At least three people were killed when chlorine gas being used at a water treatment plant in Nigeria's southeastern Cross River state escaped into nearby homes, residents and state officials said.
New Netim, a small community in the Odukpani district of the state, adjoining the water treatment plant belonging to the Cross River State Water Board, was enveloped by clouds of chlorine gas on 5 July, leading to the death of three people, said resident Ufot James.
“The dead included a woman and two men while several others were hospitalised,” James said.
Uma Echeghe, an official of the water board, said the gas escaped from one of 24 chlorine cylinders being used to treat water at the water-pumping station following a sudden power failure. But the official said only one death had been reported to the water board.
“We have apologised to the community and intend to pay compensation to affected people,” Echeghe said.
Concern about the safety of chlorine used in the treatment of water in the state was first raised in the capital, Calabar, in May when a similar gas escape affected residential areas in the Ikon Inok and Ediba districts of the city but claimed no fatalities.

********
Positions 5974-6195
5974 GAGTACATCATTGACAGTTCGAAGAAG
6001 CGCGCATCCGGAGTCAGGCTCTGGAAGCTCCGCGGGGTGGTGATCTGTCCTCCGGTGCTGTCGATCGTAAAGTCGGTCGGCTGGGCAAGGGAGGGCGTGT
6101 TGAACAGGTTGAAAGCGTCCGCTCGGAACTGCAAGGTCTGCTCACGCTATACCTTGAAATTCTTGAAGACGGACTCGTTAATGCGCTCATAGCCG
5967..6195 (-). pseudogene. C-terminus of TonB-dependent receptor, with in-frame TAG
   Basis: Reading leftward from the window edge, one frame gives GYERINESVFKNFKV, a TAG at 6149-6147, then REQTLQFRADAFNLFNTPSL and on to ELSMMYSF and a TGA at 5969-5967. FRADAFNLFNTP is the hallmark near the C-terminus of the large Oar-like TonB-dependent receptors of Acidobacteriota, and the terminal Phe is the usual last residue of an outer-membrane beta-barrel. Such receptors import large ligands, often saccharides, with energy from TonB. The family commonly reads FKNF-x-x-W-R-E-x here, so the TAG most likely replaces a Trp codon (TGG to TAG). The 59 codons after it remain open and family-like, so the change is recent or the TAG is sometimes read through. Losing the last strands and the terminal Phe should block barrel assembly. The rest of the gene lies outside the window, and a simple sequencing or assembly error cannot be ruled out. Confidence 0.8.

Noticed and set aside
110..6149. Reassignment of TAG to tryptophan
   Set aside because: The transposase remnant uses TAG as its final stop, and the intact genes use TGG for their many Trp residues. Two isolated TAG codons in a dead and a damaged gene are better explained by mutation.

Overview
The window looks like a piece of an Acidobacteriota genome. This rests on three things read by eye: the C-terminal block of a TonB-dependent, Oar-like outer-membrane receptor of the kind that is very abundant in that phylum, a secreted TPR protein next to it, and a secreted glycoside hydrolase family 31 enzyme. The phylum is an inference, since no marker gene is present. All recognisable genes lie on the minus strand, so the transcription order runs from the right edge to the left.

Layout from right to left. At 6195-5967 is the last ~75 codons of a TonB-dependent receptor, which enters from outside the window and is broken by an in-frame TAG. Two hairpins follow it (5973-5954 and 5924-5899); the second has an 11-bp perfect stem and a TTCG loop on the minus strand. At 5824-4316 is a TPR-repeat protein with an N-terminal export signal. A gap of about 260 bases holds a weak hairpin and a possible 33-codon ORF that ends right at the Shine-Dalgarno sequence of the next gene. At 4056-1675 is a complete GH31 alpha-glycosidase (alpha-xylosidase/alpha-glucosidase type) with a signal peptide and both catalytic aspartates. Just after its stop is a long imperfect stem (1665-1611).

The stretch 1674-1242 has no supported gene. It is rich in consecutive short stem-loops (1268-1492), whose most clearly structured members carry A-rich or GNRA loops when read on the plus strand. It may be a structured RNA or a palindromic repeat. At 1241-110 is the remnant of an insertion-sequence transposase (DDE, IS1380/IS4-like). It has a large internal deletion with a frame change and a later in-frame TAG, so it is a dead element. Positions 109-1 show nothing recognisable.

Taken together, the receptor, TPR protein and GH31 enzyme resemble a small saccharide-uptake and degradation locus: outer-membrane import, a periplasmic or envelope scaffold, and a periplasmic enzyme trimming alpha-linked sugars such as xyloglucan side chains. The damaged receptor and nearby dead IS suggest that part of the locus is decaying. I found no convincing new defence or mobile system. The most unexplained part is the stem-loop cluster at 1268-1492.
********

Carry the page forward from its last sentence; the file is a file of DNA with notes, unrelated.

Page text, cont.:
Following the May incident, Echeghe said that authorities started chlorinating water at the plant at New Netim, which is not as heavily populated as Calabar city. He added that new safety measures are being put in place to prevent similar accidents in the future.
This article was produced by IRIN News while it was part of the United Nations Office for the Coordination of Humanitarian Affairs. Please send queries on copyright or liability to the UN. For more information: https://shop.un.org/rights-permissions
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